Therefore, 91.117 (a) is applicable, in a roundabout way, for operations within Class B airspace but only below 10000 ft.
 
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CL60

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300kts below 10,000

In reality, how is ATC going to know what IAS you're flying at? They see groundspeed on their screen, not IAS.
They will know by averaging your speed against the general flow of traffic. So will your FDR, especially after you run into someone. Speed regs exist for several good reasons one of which is collision avoidance among various categories of aircraft down low.

Good luck!
 

chperplt

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In reality, how is ATC going to know what IAS you're flying at? They see groundspeed on their screen, not IAS.
Thanks... My comment was a little bit of a joke. I know they can figure out quite easily how fast your flying.
 

willbav8r

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SFO area at the weekend - ATC were making a point of telling departing heavies (jets) from SFO and OAK to keep speed below 250.

First time I had heard that being specified on frequency.

And all the time I was struggling to 115 in a Warrior :D
 

TriStar_drvr

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SFO area at the weekend - ATC were making a point of telling departing heavies (jets) from SFO and OAK to keep speed below 250.
That's because ATC will sometimes allow heavies to accelerate to greater than 250 knots below 10,000. LAX routinely allows westbound departures (heading across the Pacific) to exceed 250 in the climb. They tend to climb better at higher airspeeds.
 

ifly4food

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Falcon Capt said:
Atlanta has been to only TRACON that has been real anal about the speed limit, Chicago has queried a couple pilots on occasion... but haven't been near as anal, usually it is a "Nxxxx say speed" and the reply is "250 kts" as you are yanking the thrust levers back to idle.
I'm not sure where you're getting this information. I've flown for 121 airlines based in ORD and ATL and I can tell you that neither are very anal about speed.
ATL REGULARLY ignores the "speed traps" that exist on the arrivals into ATL. Seldomly do you get a crossing speed restriction, and often you get told to keep the speed up. A lot of pilots in ATL actually screw everything up by slowing too soon. (hence my "signature quote", a line from ORD approach to a Delta flight.

Chicago ATC: anything goes. When Chi Approach tells you "max forward speed to the marker, you're number one for the approach", they don't mean 250KT. Legal, no, but when it's the cop telling you to speed up, you're not going to get a ticket. Chicago couldn't care less how fast you go, as long as you get out of their airspace as quickly as possible. Especially on departure.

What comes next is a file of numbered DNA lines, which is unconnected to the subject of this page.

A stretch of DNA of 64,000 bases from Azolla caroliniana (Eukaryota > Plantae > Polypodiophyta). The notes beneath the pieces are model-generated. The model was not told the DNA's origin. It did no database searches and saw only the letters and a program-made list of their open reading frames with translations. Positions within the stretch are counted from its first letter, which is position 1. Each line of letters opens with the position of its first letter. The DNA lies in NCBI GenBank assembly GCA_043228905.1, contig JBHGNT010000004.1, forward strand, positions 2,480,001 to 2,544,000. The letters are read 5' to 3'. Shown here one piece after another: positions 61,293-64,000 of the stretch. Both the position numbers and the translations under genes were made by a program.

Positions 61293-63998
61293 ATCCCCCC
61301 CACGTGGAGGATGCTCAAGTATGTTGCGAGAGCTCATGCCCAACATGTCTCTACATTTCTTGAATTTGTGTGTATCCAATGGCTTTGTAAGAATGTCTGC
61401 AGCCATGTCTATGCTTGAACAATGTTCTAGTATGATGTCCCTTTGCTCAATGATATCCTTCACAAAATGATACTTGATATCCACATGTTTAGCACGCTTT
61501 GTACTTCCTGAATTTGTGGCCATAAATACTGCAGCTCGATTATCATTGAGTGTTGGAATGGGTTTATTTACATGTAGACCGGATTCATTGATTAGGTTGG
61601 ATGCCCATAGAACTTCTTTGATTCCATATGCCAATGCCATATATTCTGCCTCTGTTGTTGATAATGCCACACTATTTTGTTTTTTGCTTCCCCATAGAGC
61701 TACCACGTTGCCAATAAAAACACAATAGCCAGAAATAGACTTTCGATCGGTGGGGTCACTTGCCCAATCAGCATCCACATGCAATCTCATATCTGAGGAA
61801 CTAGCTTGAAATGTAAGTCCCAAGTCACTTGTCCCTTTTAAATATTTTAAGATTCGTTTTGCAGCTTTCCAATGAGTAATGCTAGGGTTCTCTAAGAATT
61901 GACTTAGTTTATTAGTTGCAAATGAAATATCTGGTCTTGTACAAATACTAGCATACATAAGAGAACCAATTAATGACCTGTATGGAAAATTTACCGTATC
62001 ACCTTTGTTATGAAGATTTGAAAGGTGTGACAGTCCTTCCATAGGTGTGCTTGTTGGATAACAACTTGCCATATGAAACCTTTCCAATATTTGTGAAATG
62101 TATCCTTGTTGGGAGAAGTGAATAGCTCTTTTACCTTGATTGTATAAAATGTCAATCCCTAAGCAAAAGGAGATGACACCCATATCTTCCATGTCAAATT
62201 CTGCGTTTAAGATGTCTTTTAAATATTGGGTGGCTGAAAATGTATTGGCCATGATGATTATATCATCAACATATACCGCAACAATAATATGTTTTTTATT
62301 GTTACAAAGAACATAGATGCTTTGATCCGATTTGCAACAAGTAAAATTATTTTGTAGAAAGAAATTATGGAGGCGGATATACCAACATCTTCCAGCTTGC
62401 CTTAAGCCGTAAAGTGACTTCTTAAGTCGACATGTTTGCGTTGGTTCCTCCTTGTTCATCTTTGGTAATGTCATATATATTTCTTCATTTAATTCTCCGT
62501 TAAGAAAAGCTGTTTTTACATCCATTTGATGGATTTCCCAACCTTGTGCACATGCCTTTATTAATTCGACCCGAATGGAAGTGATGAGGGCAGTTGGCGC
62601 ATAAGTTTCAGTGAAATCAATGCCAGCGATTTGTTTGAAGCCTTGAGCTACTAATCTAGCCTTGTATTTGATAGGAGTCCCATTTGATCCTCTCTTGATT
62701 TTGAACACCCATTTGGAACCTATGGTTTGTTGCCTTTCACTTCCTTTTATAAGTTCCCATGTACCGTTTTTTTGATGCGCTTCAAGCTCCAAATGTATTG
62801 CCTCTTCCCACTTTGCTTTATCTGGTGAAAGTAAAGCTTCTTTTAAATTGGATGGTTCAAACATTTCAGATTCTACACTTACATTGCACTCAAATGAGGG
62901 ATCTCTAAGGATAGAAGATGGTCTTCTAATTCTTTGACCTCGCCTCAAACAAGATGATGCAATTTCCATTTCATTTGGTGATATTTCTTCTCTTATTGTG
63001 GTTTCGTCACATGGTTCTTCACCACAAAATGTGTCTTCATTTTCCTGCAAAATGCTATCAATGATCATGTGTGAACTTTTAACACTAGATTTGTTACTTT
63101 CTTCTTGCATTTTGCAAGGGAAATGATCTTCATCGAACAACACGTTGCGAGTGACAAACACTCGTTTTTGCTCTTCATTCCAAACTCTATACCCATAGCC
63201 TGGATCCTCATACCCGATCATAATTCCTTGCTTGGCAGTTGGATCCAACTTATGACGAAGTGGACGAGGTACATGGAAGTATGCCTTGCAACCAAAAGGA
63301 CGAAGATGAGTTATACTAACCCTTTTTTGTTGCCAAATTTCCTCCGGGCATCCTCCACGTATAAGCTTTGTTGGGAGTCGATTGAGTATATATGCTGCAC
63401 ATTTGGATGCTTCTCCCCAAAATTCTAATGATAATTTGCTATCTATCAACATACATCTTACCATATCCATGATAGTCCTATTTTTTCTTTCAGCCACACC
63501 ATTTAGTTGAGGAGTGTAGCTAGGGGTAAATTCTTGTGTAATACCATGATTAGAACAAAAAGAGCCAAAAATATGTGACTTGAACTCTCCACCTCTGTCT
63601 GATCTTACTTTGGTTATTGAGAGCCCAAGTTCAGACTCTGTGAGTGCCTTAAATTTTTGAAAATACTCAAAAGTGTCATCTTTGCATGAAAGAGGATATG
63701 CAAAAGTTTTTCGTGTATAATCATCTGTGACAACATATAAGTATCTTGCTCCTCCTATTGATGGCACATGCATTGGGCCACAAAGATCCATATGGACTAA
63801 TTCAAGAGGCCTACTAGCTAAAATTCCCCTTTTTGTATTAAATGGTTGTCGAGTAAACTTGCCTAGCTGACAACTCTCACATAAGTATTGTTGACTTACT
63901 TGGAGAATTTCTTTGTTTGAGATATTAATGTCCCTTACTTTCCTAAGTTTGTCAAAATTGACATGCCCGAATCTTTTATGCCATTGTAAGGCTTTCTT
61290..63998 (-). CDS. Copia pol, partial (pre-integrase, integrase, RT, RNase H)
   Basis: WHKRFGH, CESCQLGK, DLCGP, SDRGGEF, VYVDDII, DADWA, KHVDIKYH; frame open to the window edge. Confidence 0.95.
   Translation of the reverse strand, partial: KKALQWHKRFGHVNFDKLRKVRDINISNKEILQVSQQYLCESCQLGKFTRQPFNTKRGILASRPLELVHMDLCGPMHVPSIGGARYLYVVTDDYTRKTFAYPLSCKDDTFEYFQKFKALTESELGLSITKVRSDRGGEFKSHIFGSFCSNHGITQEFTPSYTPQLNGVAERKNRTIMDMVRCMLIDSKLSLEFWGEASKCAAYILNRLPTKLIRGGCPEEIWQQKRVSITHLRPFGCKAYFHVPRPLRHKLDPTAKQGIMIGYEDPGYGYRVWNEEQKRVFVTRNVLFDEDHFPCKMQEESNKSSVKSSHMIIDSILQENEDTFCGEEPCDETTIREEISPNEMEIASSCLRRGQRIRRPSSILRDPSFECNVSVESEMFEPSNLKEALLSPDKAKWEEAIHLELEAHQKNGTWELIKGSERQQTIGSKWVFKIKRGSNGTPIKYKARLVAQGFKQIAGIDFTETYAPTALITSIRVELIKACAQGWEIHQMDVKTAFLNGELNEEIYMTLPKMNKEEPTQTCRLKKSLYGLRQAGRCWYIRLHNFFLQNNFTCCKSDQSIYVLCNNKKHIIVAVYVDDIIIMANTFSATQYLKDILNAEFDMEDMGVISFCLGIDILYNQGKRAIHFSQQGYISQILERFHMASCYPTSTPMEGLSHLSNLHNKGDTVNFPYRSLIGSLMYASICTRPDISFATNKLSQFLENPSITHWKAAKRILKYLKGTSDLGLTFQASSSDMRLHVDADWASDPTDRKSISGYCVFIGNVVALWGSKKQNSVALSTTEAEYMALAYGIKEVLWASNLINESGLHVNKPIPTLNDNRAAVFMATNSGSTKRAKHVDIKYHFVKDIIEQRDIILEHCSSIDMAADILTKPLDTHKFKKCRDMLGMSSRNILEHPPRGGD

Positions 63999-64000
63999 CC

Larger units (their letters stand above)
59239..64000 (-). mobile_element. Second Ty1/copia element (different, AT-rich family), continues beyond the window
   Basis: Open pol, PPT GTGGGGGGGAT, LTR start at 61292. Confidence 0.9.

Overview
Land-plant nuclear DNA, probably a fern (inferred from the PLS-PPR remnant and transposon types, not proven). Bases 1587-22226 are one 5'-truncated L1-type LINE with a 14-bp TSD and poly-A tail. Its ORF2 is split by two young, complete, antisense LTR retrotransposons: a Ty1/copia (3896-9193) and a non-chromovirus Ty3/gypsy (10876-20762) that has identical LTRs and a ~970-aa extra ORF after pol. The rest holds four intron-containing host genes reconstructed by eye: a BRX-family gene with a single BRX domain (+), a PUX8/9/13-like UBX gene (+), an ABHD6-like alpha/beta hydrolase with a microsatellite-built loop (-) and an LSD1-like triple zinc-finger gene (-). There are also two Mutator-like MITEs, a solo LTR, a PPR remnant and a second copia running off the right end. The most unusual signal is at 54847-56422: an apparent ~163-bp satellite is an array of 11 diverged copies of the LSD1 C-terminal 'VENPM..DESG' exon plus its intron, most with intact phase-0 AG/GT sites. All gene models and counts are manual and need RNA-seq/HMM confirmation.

mikecanfly

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I was wondering the same thing...

I was tuning into Orlando Intl (MCO) tower a couple of days ago on the scanner.

After a huge T-storm came through, they added 15 min. spacing by request of Jax Center. Right after takeoff, tower would tell each aircraft to remain below 250 and contact depature.

I didn't think there was a choice. Last I checked, ATC cannot ask an aircraft to fly above 250 below 10000, can they?
 

SF3CAP

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Does Southwest have a waiver on that 250-kt rule? Man, I've had the IAS pegged on 250, and I still see those guys going by me! Maybe it's some kinda fancy Southwest-calibrated airspeed indicator...
 

NJA Capt

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SF3CAP said:
Does Southwest have a waiver on that 250-kt rule? ...I still see those guys going by me!
Yeah...on the taxiway. :D
 
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TriStar_drvr

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I remember going into Midway as a new FO on the 727. Descending out of the flight levels, ATC assigned us 280 knots. Still new on the airplane, I was working hard to hold exactly 280 indicated (no autothrottles on ATA's 727s). ATC kept stepping us down, finally assigning us to cross a VOR at 6000'. Leveling at 6000 a couple of miles prior to the station, I started to beathe again when the captain said, "I don't mind you doing 280, but ATC might, so maybe you better slow it down. We're not Southwest Airlines!" I about had a heart attack, but the captain and the engineer just laughed.

Another time, going into Los Angeles, I heard this conversation on the radio.

Approach: Continental xxx, say speed.
CO xxx: (after long pause) two fifty.
Approach: Yea right! (with sounds of laughter in the background)